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Oil body bound oleosin-rhFGF9 fusion protein expressed in safflower (Carthamus tinctorius L.) stimulates hair growth and wound healing in mice

Cai, Jingbo, Wen, Ruicheng, Li, Wenqing, Wang, Xiuran, Tian, Haishan, Yi, Shanyong, Zhang, Linbo, Li, Xiaokun, Jiang, Chao, Li, Haiyan
BMC biotechnology 2018 v.18 no.1 pp. 51
Carthamus tinctorius, Western blotting, alopecia, beta catenin, bromides, drugs, enzyme-linked immunosorbent assay, epithelial cells, fibroblast growth factors, hair follicles, hairs, humans, lipid bodies, mice, polyacrylamide gel electrophoresis, seeds, skeletal development, tissue repair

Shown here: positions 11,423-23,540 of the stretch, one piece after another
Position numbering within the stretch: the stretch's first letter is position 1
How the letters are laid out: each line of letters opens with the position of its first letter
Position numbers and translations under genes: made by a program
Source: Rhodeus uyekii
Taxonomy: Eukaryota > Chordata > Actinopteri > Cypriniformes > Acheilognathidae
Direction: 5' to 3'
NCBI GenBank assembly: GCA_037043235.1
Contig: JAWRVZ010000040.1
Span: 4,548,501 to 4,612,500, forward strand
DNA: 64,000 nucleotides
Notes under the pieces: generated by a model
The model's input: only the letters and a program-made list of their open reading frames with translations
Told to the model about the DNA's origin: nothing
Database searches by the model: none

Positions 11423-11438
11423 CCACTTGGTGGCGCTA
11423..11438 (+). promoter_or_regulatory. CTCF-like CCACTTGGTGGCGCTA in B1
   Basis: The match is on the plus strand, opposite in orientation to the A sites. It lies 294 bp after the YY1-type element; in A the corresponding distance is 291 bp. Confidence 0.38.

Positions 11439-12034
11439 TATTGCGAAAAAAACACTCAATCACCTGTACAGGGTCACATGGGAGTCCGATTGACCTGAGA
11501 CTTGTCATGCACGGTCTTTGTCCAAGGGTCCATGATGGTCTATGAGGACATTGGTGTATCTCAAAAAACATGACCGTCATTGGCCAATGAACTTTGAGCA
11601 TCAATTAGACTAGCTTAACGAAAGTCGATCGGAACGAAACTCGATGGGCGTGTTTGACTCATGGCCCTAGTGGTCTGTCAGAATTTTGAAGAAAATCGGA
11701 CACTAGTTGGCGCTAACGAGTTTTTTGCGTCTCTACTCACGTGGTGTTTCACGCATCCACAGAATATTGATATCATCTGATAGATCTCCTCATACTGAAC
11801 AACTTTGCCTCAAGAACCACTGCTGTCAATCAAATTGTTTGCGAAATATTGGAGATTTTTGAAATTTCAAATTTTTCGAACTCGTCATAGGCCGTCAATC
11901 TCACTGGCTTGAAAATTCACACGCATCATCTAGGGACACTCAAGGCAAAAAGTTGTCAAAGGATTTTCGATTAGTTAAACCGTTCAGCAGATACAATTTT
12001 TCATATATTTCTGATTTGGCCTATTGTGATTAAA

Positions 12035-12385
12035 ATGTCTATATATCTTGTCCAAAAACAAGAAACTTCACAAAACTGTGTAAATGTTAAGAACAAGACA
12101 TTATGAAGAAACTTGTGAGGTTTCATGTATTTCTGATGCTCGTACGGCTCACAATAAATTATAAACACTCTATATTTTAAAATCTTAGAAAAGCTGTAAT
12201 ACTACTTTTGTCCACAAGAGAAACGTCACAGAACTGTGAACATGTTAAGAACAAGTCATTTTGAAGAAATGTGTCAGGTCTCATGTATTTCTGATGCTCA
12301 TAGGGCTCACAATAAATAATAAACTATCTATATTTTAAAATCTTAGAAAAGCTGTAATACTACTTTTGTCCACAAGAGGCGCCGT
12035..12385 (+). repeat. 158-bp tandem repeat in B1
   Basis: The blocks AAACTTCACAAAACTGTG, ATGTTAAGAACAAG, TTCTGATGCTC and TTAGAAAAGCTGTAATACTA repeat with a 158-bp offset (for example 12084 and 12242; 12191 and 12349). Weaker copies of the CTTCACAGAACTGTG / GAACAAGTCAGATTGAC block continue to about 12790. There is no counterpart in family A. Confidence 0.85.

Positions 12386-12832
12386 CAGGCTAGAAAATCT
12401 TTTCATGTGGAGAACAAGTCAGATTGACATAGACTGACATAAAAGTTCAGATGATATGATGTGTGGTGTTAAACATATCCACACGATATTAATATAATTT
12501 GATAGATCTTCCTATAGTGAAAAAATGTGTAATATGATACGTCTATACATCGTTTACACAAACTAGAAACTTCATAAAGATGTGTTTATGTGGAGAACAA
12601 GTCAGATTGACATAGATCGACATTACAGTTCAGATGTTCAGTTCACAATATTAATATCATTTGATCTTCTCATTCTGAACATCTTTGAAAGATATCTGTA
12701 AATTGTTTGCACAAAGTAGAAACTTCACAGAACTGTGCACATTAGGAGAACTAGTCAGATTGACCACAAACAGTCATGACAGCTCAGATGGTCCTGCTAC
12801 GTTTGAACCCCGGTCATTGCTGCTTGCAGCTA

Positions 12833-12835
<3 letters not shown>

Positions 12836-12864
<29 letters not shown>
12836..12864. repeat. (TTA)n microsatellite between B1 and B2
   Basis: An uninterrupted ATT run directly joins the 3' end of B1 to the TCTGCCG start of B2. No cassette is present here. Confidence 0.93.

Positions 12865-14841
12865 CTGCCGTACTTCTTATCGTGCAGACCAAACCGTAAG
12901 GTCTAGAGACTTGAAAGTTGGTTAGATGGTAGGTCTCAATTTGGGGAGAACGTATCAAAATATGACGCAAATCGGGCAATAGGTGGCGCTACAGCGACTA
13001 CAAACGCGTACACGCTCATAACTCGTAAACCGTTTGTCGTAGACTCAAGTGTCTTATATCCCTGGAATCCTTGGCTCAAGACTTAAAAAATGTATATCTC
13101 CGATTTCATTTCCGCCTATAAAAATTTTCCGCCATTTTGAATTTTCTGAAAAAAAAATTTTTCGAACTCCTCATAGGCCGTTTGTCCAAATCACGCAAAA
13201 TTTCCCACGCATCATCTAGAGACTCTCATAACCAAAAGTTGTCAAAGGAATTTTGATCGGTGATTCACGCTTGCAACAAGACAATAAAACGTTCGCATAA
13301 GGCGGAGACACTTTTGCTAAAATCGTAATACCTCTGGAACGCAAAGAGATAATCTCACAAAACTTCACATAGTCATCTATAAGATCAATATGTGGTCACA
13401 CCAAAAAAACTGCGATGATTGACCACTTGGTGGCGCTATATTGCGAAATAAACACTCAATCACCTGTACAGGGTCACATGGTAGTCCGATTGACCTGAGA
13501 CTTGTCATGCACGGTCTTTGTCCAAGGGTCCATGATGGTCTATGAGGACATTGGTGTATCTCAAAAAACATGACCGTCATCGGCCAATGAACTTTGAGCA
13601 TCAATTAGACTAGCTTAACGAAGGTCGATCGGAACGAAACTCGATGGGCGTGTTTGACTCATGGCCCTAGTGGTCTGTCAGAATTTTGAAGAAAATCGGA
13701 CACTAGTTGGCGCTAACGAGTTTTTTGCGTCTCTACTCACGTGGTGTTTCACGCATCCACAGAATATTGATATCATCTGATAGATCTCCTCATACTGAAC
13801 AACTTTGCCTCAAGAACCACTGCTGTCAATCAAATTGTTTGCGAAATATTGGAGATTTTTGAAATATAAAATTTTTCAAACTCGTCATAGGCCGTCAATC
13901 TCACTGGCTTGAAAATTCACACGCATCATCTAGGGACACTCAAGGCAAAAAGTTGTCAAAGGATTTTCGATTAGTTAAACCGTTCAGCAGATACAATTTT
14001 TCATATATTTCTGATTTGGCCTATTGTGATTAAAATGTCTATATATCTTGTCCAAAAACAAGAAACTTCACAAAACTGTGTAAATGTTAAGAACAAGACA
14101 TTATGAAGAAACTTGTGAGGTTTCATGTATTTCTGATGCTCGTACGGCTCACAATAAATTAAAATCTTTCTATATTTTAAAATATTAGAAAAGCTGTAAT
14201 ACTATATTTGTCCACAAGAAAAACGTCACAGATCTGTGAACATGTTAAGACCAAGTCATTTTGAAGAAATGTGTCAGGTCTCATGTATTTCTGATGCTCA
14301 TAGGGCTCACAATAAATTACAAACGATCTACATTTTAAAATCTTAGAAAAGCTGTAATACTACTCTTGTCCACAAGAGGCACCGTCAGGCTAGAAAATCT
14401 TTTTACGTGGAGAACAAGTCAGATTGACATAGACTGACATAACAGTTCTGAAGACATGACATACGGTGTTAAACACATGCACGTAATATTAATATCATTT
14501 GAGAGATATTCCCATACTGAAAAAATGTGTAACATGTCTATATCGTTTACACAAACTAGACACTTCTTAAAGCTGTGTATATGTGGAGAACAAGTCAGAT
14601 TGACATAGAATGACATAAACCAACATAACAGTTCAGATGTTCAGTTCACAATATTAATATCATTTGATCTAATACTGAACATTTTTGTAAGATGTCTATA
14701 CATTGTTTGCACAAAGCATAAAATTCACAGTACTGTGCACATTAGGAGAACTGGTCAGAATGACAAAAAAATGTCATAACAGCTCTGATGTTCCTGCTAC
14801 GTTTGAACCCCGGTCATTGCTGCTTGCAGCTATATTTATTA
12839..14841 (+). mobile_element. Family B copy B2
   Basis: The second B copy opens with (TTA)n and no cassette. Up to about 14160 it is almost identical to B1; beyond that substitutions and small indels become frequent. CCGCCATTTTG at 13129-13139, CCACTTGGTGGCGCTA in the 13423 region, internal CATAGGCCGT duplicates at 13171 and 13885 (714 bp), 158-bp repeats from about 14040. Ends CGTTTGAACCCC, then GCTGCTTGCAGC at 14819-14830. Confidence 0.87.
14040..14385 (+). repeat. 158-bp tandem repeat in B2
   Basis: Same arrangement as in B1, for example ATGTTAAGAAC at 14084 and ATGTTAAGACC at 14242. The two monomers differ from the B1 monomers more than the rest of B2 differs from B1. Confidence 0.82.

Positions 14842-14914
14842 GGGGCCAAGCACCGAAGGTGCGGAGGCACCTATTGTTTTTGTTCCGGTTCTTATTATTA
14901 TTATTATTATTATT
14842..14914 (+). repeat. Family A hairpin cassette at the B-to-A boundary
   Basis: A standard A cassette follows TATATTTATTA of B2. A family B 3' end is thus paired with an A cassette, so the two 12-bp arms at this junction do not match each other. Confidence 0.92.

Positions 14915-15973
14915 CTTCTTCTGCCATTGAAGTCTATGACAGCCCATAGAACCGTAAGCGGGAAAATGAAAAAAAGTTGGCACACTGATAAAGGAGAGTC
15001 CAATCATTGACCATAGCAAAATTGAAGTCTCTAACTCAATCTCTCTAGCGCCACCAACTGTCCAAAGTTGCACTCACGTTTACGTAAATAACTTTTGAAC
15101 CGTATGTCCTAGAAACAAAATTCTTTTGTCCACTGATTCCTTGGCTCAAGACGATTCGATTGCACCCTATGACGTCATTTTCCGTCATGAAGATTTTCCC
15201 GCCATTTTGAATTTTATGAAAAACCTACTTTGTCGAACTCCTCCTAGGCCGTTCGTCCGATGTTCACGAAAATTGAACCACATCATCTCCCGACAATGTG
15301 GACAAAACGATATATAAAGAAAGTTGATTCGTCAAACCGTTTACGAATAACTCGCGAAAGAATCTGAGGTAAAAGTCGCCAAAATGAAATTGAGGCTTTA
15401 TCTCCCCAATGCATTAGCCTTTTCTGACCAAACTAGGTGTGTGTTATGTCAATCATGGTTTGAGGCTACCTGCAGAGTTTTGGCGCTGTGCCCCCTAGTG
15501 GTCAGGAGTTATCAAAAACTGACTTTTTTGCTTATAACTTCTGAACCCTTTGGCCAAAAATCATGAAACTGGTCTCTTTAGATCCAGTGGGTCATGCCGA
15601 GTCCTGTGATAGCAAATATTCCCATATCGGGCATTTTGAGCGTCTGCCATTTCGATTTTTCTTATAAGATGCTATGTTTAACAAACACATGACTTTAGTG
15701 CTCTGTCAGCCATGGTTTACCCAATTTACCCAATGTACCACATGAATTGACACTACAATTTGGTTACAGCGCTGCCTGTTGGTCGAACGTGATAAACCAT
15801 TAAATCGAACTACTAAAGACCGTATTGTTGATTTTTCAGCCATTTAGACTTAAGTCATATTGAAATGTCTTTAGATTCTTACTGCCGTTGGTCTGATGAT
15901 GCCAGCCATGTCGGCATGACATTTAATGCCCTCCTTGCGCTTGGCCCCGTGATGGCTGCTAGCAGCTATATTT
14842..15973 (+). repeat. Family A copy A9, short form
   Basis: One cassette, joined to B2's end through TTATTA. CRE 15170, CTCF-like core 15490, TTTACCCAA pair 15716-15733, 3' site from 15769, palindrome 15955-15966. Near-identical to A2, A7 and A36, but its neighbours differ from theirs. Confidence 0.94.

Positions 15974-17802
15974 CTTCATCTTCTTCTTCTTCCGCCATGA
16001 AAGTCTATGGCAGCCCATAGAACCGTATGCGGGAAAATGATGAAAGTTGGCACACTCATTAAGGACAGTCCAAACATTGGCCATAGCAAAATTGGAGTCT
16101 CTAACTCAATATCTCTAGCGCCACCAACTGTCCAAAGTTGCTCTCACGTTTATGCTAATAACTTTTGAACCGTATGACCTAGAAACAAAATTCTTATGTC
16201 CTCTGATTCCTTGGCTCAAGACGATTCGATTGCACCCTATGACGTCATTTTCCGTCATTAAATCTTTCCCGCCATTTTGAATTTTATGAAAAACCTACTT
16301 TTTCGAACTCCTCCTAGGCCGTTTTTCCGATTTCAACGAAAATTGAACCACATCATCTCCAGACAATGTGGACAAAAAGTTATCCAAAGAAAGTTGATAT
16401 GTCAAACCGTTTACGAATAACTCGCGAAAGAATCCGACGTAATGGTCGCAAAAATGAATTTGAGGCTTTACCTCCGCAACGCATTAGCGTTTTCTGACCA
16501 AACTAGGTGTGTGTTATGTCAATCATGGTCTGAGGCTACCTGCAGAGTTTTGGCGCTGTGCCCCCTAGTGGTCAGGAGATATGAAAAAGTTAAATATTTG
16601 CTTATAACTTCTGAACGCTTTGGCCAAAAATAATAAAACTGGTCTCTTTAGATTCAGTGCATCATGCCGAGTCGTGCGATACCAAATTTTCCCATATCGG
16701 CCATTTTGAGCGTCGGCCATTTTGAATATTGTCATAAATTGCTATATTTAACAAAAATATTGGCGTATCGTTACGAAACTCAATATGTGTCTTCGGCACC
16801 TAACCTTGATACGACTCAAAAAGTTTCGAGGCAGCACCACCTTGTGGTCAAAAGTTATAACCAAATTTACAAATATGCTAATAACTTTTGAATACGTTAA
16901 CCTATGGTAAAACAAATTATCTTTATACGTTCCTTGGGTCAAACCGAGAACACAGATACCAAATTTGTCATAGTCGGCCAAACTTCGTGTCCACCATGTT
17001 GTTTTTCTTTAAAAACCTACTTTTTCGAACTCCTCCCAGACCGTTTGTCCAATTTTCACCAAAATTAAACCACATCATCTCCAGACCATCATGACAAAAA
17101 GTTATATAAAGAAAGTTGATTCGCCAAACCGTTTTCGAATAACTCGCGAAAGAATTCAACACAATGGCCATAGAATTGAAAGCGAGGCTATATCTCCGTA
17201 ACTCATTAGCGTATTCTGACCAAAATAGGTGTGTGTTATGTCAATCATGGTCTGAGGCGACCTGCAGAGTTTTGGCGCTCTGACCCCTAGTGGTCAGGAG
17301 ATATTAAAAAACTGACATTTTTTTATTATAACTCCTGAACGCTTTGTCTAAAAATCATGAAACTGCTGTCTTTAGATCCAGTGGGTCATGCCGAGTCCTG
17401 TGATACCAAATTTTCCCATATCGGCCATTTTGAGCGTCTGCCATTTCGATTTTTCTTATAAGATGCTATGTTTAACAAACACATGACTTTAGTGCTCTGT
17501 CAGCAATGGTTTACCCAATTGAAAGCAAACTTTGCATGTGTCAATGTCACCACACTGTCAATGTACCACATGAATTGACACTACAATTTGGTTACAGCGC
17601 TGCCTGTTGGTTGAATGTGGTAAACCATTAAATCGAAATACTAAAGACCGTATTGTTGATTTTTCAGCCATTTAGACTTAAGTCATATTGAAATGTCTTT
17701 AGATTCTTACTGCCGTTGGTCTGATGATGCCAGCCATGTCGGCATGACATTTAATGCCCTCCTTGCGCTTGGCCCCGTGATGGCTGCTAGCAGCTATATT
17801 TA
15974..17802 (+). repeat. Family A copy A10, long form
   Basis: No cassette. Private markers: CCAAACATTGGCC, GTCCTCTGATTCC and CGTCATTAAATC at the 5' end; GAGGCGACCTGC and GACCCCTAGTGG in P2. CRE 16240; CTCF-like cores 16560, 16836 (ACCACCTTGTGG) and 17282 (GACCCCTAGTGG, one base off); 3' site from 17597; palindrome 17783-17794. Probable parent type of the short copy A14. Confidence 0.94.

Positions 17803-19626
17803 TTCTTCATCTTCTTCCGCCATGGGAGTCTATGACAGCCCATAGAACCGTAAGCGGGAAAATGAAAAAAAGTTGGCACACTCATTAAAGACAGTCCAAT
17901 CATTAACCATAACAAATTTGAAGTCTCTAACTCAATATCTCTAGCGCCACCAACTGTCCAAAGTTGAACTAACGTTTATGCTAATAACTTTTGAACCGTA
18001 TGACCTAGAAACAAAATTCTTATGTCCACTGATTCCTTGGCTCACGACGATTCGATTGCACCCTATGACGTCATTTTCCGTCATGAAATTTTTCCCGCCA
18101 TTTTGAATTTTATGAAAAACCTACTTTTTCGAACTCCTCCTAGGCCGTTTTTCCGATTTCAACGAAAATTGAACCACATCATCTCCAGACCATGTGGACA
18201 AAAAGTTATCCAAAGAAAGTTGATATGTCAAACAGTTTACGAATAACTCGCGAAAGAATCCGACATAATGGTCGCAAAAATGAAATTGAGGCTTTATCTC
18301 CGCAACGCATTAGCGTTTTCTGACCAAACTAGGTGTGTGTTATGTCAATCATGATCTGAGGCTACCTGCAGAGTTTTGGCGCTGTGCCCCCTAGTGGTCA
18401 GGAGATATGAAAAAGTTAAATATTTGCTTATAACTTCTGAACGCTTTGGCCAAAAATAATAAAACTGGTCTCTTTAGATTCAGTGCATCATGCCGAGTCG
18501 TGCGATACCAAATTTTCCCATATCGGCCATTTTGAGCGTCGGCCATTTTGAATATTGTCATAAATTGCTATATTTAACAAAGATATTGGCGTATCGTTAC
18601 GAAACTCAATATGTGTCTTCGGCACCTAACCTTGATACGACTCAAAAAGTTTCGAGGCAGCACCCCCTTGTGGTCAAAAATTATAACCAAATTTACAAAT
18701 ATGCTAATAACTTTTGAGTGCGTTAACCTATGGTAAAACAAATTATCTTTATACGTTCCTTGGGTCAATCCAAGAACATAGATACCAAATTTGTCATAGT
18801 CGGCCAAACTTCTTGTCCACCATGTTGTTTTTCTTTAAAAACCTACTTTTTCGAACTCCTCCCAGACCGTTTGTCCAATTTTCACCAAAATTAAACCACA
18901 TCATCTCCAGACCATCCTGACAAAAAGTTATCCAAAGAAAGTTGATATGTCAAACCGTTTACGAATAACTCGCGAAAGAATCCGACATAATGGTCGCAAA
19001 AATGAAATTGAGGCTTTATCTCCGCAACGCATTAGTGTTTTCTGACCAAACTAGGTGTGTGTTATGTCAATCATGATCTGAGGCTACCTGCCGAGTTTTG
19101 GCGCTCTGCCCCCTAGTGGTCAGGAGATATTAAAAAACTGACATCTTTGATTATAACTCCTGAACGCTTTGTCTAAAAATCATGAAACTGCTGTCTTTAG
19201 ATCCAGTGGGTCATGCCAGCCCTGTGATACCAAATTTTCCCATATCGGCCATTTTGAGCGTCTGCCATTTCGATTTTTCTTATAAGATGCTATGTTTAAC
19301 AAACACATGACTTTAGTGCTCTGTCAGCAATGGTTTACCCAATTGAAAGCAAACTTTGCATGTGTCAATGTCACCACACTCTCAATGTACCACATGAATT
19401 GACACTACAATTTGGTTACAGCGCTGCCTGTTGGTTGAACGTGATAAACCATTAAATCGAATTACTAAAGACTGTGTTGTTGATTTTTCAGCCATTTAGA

BACKGROUND: Fibroblast growth factor 9 (FGF9) is a heparin-binding growth factor, secreted by both mesothelial and epithelial cells, which participates in hair follicle regeneration, wound healing, and bone development. A suitable source of recombinant human FGF9 (rhFGF9) is needed for research into potential clinical applications. We present that expression of oleosin-rhFGF9 fusion protein in safflower (Carthamus tinctorius L.) seeds stimulates hair growth and wound healing. RESULTS: The oleosin-rhFGF9 expressed in safflower seeds, in which it localizes to the surface of oil bodies. The expression of oleosin-rhFGF9 was confirmed by polyacrylamide gel electrophoresis and western blotting. According to BCA and Enzyme-linked immunosorbent assay (ELISA) assay, the results show that the expression level of oleosin-rhFGF9 was 0.14% of oil body protein. The oil body bound oleosin-rhFGF9 showed mitogenic activity towards NIH3T3 cells in a methylthiazolyldiphenyl-tetrazolium bromide (MTT) assay. The efficacy of oil body bound oleosin-rhFGF9 in promoting hair growth and wound healing was investigated in C57BL/6 mice. In a hair regeneration experiment, 50 μg/μl oil body bound oleosin-rhFGF9 was applied to the dorsal skin of mice in the resting phase of the hair growth cycle. After 15 days, thicker hair and increased number of new hairs were seen compared with controls. Furthermore, the number of new hairs was greater compared with rhFGF9-treated mice. The hair follicles of mice treated with oil body bound oleosin-rhFGF9 expressed β-catenin more abundantly. In a wound healing experiment, dorsal skin wounds were topically treated with 50 μg/μl oil body bound oleosin-rhFGF9. Wound healing was quicker compared with mice treated with rhFGF9 and controls, especially in the earlier stages of healing. CONCLUSIONS: The oil body bound oleosin-rhFGF9 promotes both hair growth and wound healing. It appears to promote hair growth, at least in part, by up-regulating β-catenin expression. The potential of oil body bound oleosin-rhFGF9 as an external drug can treat the alopecia and wounds or use in further clinical application.